How to Organize with Subfolders in Mountain Lion

You can put folders inside other folders to organize your icons. A folder “nested” inside another folder is called a subfolder. You can create subfolders according to whatever system makes sense to you — but why reinvent the wheel?

Here are some organizational topic ideas and naming examples for subfolders:

  • By type of document: Word-Processing Documents, Spreadsheet Documents, Graphics Documents

  • By date: Documents May–June, Documents Spring ’12

  • By content: Memos, Outgoing Letters, Expense Reports

  • By project: Project X, Project Y, Project Z

When you notice your folders swelling and starting to get messy (that is, filling with tons of files), subdivide them again by using a combination of these methods that makes sense to you. Suppose that you start by subdividing your Documents folder into multiple subfolders. Later, when those folders begin to get full, you can subdivide them even further.

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Allow your folder structure to be organic, growing as you need it to grow. Let it happen. Don’t let any single folder get so full that it’s a hassle to deal with. Create new subfolders when things start to get crowded.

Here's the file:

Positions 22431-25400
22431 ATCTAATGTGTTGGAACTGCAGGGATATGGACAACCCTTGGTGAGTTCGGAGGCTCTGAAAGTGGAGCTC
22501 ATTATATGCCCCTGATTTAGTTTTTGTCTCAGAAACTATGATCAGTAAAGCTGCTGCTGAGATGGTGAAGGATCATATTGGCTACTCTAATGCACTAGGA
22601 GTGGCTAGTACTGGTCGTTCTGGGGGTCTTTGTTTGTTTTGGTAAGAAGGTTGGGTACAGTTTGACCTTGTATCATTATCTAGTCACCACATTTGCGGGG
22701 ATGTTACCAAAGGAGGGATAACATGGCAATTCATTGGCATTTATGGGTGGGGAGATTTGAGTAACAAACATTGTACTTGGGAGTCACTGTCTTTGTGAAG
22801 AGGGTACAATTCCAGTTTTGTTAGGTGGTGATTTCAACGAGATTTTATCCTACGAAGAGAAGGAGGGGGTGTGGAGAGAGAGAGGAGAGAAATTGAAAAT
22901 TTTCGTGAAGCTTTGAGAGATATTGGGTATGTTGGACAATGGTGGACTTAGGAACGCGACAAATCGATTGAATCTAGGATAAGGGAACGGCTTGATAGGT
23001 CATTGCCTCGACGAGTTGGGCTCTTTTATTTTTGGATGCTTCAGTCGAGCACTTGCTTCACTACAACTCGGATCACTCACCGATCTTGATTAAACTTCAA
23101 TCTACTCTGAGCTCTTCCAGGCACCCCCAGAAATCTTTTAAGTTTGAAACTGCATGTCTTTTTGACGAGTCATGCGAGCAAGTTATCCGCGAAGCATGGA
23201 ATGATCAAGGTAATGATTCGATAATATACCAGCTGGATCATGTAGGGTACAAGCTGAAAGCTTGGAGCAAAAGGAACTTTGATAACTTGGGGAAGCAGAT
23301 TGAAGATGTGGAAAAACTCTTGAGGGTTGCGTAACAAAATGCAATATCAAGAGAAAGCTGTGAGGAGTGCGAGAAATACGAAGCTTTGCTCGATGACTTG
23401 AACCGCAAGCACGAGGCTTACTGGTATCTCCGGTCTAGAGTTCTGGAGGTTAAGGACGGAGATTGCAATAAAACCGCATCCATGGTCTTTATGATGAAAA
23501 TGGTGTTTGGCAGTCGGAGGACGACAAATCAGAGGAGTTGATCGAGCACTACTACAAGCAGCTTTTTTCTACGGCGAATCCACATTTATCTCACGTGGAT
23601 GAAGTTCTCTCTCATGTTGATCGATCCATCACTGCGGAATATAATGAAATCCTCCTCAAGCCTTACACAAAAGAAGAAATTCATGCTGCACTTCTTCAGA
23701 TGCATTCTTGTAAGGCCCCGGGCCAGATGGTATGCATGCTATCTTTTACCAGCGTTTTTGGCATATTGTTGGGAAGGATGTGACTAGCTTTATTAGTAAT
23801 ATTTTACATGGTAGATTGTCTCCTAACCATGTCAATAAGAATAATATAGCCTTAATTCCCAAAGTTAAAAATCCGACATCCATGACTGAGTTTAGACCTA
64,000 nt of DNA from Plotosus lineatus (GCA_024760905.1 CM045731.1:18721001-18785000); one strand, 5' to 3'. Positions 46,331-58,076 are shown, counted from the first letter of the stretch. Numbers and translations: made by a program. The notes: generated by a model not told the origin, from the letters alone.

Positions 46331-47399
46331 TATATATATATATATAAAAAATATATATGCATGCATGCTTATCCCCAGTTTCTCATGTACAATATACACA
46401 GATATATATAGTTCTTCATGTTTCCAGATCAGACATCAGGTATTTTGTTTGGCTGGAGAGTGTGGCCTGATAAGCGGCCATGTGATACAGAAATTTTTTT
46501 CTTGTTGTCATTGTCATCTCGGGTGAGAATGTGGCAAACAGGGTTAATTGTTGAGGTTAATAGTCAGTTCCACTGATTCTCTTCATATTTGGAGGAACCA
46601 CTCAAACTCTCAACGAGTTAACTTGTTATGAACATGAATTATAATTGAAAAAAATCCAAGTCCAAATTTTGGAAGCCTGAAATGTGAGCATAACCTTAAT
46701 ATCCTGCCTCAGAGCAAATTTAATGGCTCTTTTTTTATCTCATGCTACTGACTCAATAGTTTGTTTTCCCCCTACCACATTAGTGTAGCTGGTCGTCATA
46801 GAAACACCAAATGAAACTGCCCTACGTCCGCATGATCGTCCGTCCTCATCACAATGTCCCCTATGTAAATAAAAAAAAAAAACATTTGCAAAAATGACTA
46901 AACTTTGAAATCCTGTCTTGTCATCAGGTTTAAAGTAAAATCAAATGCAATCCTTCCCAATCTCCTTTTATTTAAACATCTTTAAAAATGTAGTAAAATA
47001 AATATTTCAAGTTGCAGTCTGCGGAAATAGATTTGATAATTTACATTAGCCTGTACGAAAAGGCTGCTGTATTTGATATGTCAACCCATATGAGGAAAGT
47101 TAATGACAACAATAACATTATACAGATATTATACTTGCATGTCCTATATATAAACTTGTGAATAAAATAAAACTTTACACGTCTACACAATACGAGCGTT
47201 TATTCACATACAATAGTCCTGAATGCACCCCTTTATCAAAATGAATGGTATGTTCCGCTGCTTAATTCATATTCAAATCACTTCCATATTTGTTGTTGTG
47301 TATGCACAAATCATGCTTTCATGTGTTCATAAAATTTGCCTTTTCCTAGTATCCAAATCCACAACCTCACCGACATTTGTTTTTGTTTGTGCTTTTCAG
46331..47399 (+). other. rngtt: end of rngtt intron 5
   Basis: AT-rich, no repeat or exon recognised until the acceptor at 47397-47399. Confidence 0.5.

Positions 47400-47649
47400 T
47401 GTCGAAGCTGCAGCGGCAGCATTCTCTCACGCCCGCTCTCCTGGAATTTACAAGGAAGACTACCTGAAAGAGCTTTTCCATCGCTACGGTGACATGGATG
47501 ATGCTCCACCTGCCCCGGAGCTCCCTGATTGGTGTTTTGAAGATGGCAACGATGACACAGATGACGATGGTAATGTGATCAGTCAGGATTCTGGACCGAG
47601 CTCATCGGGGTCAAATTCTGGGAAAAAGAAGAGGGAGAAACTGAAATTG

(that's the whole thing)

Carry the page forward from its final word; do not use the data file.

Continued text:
If you want to monkey around with some subfolders yourself, a good place to start is the Documents folder, which is inside your Home folder (that is, the Documents folder is a subfolder of your Home folder).

If you use a particular folder a great deal, put it in your Dock, or make an alias of it and move the alias from the Documents folder to your Home folder or to your Desktop to make the folder easier to access. Or drag the folder (or its alias) to the Sidebar, so it’s always available, including in Open dialogs and Save sheets.

If you write a lot of letters, keep an alias to your Correspondence folder in your Home folder, in the Dock, on your Desktop, or in the Sidebar for quick access. (By the way, there’s no reason why you can’t have a folder appear in all four places, if you like. That’s what aliases are for, right?)

If you create your own subfolders in the Documents folder, you can click that folder in the Dock to reveal them.

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It’s even more convenient if you choose to view the Documents folder as a list.

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